First up, Nick Muir adds his usual proggy flavour that builds and builds. As ever, Nick has certainly created a killer remix that demonstrates his exceptional creativity. Moonface takes us on a 9 minute journey with lots of cinematic sounds and effects running through the track, again world class production.
Nick Muir Mix
How did the idea for working together on this project first begin?
Nick Muir: Very simply, I bumped into Paul at the epic Frisky event at Club NL last October, we didn’t chat too long but enough to say hi and establish contact, as it were. Then Paul got in touch earlier this year and asked if I would be interested in remixing a track for him – of course, the answer was yes! Paul is an excellent, dedicated DJ/producer and it was a pleasure to be on board.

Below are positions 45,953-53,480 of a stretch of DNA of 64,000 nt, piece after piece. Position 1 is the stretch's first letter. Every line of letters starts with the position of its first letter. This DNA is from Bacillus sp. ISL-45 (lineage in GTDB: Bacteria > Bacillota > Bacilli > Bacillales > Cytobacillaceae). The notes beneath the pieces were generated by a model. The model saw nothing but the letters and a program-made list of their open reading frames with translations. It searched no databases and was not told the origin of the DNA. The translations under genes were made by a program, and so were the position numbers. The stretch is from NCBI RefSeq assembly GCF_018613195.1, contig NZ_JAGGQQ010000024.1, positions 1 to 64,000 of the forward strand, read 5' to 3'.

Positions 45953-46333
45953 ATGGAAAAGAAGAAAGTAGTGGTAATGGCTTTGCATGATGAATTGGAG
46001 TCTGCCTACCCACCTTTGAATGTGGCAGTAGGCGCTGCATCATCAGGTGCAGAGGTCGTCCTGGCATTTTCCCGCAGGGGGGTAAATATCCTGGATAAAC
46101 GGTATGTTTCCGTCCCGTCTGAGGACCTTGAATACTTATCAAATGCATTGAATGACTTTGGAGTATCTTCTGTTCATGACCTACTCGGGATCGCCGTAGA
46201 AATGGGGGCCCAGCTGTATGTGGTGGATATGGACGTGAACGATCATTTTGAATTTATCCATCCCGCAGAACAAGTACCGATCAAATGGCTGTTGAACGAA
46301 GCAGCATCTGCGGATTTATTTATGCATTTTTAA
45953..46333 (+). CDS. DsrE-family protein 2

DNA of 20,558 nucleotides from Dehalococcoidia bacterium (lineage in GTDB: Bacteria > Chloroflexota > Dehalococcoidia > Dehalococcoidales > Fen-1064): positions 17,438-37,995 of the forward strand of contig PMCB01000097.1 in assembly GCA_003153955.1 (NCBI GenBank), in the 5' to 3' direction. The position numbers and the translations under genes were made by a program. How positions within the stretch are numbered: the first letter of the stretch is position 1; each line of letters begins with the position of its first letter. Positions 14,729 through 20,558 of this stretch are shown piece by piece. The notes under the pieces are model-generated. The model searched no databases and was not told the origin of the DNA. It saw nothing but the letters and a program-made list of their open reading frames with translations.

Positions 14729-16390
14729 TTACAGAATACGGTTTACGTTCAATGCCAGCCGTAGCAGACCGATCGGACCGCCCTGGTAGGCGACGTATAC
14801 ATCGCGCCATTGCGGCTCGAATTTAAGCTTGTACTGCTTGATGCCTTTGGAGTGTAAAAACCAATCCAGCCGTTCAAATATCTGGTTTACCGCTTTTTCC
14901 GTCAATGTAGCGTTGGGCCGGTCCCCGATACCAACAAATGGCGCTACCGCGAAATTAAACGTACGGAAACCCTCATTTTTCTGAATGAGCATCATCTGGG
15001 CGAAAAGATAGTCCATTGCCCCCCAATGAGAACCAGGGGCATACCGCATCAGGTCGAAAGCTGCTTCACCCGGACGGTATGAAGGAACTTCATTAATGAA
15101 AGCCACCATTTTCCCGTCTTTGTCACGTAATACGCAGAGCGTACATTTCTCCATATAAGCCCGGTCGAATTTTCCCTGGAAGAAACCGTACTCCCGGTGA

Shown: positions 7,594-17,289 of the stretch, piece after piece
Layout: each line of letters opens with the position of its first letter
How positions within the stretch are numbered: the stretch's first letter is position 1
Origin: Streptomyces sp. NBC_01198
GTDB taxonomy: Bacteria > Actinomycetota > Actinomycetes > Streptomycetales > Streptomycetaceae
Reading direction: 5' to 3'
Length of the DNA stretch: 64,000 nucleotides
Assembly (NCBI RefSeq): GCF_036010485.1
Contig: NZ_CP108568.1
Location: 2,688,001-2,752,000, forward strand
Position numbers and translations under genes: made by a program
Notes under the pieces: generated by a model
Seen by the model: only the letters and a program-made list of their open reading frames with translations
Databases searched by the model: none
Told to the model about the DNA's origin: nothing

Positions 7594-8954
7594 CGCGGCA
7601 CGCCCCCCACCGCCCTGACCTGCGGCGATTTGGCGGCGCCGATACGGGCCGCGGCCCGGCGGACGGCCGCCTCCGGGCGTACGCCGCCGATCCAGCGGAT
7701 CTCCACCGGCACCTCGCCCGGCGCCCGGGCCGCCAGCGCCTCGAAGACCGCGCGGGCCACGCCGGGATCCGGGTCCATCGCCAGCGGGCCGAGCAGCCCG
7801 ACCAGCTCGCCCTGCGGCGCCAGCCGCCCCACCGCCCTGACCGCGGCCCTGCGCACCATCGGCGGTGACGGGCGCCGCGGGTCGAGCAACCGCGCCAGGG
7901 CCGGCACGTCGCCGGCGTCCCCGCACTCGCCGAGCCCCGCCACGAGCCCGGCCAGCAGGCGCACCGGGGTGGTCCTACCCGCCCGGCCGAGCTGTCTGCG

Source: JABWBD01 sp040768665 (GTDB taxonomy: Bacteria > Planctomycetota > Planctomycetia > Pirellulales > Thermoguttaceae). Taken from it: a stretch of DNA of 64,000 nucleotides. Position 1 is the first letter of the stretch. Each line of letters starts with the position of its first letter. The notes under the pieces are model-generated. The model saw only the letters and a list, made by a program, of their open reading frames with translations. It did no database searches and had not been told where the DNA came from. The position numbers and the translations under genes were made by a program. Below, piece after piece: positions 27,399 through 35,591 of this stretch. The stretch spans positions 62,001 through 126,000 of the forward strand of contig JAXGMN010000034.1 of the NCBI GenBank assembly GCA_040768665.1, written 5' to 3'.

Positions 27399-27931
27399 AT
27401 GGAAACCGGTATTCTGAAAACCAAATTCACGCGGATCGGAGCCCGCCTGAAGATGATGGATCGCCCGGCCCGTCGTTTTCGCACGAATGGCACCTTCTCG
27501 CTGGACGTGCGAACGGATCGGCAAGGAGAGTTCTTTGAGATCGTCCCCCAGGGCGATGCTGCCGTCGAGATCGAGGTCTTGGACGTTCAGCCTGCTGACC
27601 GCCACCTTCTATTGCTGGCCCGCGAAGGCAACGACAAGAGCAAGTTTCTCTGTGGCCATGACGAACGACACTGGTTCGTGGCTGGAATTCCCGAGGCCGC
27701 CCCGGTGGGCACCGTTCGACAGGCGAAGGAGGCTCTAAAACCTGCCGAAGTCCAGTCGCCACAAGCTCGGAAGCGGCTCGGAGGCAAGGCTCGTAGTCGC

Moonface: Paul has been asking me to do a remix for at least a couple of years but each time I was snowed under with other projects so could not deliver the remix in time for him. I said keep sending ideas but each time I was working on something else. Then suddenly the other week Paul sent me a new track he had done and I really liked it, he asked if i was up for a remix. I had a listen and could hear straight away what I would do with it and was also free in the studio at that time and able to make a start on it the same day.
What is your first step when you receive a track to remix?
Nick Muir: Firstly I listen through the original a few times to try and establish where the track’s coming from stylistically, what the dominant elements are and what direction I’m going to take it. Sometimes I’ll stick closely to the original but just expand it, other times I’ll do something completely different. More often than not I’ll choose one of the elements, use a different timbre on it if it’s a melodic thing, get that looping and search for material of my own that will match up in a cool way. Once I have that basic block of an idea then I’ll start arranging it out.